Reading that study made me think about discussions of how reading fiction cultivates empathy. Not long ago, I saw the historical fiction writer Erika Robuck during her book tour for the lovely The House of Hawthorne, who said something along the lines of: “A history book can help you see a battle, but fiction can put you in characters’ shoes and makes you feel what they’re feeling.” Her words are backed up by a study that finds not all reading is equal, empathy development-wise. Not surprising, literary fiction—as compared with genre or nonfiction—was the winner for boosting readers’ ability to their ability to infer and understand other people’s thoughts and emotions. See the study here.

How do you keep your workouts fresh? Where are you on the empathy continuum? Do you prefer fiction or nonfiction?


Filed under Health/Wellness, Inspiration, Running, Writing/Books

20 Inspirational Quotes to Fire You Up for Running—or Life

Running along the snowy Charles River in Cambridge_2014-01-18_by Bill Damon

Has winter chilled your enthusiasm? These wise words from athletes, authors, thinkers, and leaders just might help you rekindle your commitment to your goals.

On motivation

‘Never forget: This very moment, we can change our lives. There never was a moment, and never will be, when we are without the power to alter our destiny. This second, we can turn the tables on Resistance.” Steven Pressfield

“It’s very hard in the beginning to understand that the whole idea is not
to beat the other runners. Eventually you learn that the competition is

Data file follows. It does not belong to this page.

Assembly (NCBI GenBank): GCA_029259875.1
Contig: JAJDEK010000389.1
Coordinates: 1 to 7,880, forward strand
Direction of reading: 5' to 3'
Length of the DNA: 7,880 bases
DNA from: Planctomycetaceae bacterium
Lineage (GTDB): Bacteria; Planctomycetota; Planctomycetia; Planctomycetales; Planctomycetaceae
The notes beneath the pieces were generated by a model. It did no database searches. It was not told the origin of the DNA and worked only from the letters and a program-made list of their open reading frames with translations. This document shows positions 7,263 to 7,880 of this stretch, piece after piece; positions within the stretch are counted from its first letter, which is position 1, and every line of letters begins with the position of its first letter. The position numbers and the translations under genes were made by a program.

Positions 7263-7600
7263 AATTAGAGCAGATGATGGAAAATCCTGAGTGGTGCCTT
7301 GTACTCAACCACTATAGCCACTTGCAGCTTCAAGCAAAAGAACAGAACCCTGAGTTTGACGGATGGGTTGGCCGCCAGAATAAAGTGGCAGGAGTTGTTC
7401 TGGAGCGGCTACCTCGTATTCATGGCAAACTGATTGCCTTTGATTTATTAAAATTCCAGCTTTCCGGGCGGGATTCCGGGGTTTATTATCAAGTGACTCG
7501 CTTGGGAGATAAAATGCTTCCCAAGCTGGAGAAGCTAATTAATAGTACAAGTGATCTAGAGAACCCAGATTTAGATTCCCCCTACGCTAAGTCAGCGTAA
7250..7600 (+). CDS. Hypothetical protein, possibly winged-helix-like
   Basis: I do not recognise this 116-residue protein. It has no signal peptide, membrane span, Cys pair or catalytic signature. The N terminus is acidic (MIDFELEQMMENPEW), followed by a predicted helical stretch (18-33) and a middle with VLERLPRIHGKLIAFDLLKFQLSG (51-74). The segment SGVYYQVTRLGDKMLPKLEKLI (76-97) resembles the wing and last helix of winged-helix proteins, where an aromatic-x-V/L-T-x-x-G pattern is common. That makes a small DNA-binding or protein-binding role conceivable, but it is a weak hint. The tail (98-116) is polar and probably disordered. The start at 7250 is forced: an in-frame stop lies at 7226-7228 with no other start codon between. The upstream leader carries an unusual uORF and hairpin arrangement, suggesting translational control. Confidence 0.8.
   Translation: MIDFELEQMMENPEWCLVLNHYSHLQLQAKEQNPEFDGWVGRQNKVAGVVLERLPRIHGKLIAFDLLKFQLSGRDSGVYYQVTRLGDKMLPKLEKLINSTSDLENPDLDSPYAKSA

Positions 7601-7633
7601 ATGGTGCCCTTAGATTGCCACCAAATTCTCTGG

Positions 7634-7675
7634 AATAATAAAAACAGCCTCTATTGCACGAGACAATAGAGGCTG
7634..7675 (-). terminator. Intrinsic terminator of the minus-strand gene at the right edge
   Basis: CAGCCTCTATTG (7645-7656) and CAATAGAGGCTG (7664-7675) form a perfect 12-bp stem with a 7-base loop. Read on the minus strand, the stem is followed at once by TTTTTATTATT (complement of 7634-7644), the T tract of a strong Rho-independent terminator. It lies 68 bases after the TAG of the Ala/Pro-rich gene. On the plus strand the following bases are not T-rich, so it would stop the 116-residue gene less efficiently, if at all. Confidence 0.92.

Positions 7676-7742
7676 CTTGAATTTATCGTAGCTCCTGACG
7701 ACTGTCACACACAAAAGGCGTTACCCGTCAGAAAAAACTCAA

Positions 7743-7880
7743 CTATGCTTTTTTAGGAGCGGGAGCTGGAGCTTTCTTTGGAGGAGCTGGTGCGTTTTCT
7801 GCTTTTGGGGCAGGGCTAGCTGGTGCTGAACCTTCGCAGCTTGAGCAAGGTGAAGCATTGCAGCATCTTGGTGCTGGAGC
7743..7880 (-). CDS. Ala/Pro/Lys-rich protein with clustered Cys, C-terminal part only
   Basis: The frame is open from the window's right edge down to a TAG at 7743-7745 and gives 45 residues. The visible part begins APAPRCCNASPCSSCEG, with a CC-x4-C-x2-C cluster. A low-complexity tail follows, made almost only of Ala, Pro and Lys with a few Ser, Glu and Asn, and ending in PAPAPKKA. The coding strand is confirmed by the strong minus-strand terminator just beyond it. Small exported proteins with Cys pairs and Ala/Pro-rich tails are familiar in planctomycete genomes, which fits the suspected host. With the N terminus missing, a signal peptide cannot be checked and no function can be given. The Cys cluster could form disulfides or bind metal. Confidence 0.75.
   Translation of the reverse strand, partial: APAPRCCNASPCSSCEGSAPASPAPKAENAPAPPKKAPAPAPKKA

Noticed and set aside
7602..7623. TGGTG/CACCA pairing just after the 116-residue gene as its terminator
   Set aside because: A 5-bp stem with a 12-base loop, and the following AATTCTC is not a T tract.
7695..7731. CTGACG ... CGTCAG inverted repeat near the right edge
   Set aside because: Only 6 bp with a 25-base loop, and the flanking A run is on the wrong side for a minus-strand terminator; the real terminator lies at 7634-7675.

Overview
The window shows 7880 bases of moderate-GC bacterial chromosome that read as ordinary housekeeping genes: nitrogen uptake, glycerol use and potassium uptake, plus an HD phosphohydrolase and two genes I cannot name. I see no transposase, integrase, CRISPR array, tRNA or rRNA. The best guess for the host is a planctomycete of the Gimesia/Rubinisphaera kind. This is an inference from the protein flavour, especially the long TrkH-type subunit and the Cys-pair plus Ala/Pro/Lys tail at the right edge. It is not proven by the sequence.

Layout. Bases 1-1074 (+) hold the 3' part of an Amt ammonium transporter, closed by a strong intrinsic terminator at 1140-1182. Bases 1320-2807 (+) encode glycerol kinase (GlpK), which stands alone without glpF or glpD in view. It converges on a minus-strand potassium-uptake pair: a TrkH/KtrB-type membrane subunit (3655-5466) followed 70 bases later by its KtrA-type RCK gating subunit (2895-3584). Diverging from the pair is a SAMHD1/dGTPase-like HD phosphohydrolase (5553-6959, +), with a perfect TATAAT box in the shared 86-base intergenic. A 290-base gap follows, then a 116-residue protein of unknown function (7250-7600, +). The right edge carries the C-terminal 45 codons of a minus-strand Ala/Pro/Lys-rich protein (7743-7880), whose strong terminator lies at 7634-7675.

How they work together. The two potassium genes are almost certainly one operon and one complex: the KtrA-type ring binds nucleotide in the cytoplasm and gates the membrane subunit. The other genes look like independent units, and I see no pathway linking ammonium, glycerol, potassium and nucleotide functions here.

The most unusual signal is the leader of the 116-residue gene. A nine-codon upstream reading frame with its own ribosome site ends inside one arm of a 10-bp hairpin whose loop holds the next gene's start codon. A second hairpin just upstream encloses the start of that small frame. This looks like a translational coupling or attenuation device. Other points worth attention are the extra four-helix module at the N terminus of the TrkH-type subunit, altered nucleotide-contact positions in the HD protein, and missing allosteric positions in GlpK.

against the little voice inside you that wants you to quit.” –George Sheehan

“Flatter me, and I may not believe you.  Criticize me, and I may not like you.  Ignore me, and I may not forgive you.  Encourage me, and I will not forget you.” William Arthur Ward

“Every morning in Africa, a gazelle wakes up. It knows it must run faster than the fastest lion or it will be killed. Every morning a lion wakes up. It knows it must outrun the slowest gazelle or it will starve to death. It doesn’t matter whether you are a lion or a gazelle; when the sun comes up, you’d better be running.” Unknown

“Feel the fear and do it anyway.” Susan Jeffers

On setbacks

“Pain is necessary, suffering is optional.” –Haruki Murakami

“The biggest mistake an athlete can make is to be afraid of making one.” L. Ron Hubbard

“So you’re taking a few blows. That’s the price for being in the arena and not on the sidelines. Stop complaining and be grateful.” Steven Pressfield

“Most great people have attained their greatest success just one step beyond their greatest failure.” –Napoleon Hill

“Most of all, the ultra distance leaves you alone with your thoughts to an excruciating extent. Whatever song you have in your head had better be a good one. Whatever story you are telling yourself had better be a story about going on. There is no room for negativity. The reason most people quit has nothing to do with their body.” –Scott Jurek

“As I look back on my life, I realize that every time I thought I was being rejected from something good, I was actually being re-directed to something better.” –Steve Maraboli